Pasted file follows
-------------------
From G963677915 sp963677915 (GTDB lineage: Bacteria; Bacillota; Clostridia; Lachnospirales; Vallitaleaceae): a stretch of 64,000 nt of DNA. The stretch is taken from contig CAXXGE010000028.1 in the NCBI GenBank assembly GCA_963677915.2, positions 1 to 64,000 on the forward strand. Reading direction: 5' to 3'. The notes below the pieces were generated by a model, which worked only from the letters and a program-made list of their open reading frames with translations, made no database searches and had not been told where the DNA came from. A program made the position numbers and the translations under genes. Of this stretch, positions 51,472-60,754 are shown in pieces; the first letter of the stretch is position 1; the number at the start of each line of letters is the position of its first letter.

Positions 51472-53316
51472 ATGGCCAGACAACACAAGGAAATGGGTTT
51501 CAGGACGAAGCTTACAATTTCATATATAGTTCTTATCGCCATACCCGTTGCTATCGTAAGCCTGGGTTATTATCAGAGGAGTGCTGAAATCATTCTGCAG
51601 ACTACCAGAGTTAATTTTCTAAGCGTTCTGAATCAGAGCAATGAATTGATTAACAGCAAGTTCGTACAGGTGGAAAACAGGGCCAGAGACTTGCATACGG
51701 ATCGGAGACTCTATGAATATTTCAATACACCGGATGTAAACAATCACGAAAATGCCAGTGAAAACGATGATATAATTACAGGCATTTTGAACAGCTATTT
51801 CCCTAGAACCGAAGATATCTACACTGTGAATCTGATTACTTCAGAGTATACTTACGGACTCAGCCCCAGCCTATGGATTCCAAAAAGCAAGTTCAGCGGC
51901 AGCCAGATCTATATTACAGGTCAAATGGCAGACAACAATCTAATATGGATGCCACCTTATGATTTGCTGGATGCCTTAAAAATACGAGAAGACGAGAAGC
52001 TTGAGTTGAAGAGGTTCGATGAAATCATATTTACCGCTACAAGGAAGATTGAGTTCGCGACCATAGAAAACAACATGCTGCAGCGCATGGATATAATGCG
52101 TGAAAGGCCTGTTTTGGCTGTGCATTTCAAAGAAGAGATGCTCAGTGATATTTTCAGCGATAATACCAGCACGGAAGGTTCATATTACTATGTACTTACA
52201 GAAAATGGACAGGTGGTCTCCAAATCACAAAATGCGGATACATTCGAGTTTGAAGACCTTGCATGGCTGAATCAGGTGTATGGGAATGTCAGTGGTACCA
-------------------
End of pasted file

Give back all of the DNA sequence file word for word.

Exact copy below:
From G963677915 sp963677915 (GTDB lineage: Bacteria; Bacillota; Clostridia; Lachnospirales; Vallitaleaceae): a stretch of 64,000 nt of DNA. The stretch is taken from contig CAXXGE010000028.1 in the NCBI GenBank assembly GCA_963677915.2, positions 1 to 64,000 on the forward strand. Reading direction: 5' to 3'. The notes below the pieces were generated by a model, which worked only from the letters and a program-made list of their open reading frames with translations, made no database searches and had not been told where the DNA came from. A program made the position numbers and the translations under genes. Of this stretch, positions 51,472-60,754 are shown in pieces; the first letter of the stretch is position 1; the number at the start of each line of letters is the position of its first letter.

Positions 51472-53316
51472 ATGGCCAGACAACACAAGGAAATGGGTTT
51501 CAGGACGAAGCTTACAATTTCATATATAGTTCTTATCGCCATACCCGTTGCTATCGTAAGCCTGGGTTATTATCAGAGGAGTGCTGAAATCATTCTGCAG
51601 ACTACCAGAGTTAATTTTCTAAGCGTTCTGAATCAGAGCAATGAATTGATTAACAGCAAGTTCGTACAGGTGGAAAACAGGGCCAGAGACTTGCATACGG
51701 ATCGGAGACTCTATGAATATTTCAATACACCGGATGTAAACAATCACGAAAATGCCAGTGAAAACGATGATATAATTACAGGCATTTTGAACAGCTATTT
51801 CCCTAGAACCGAAGATATCTACACTGTGAATCTGATTACTTCAGAGTATACTTACGGACTCAGCCCCAGCCTATGGATTCCAAAAAGCAAGTTCAGCGGC
51901 AGCCAGATCTATATTACAGGTCAAATGGCAGACAACAATCTAATATGGATGCCACCTTATGATTTGCTGGATGCCTTAAAAATACGAGAAGACGAGAAGC
52001 TTGAGTTGAAGAGGTTCGATGAAATCATATTTACCGCTACAAGGAAGATTGAGTTCGCGACCATAGAAAACAACATGCTGCAGCGCATGGATATAATGCG
52101 TGAAAGGCCTGTTTTGGCTGTGCATTTCAAAGAAGAGATGCTCAGTGATATTTTCAGCGATAATACCAGCACGGAAGGTTCATATTACTATGTACTTACA
52201 GAAAATGGACAGGTGGTCTCCAAATCACAAAATGCGGATACATTCGAGTTTGAAGACCTTGCATGGCTGAATCAGGTGTATGGGAATGTCAGTGGTACCA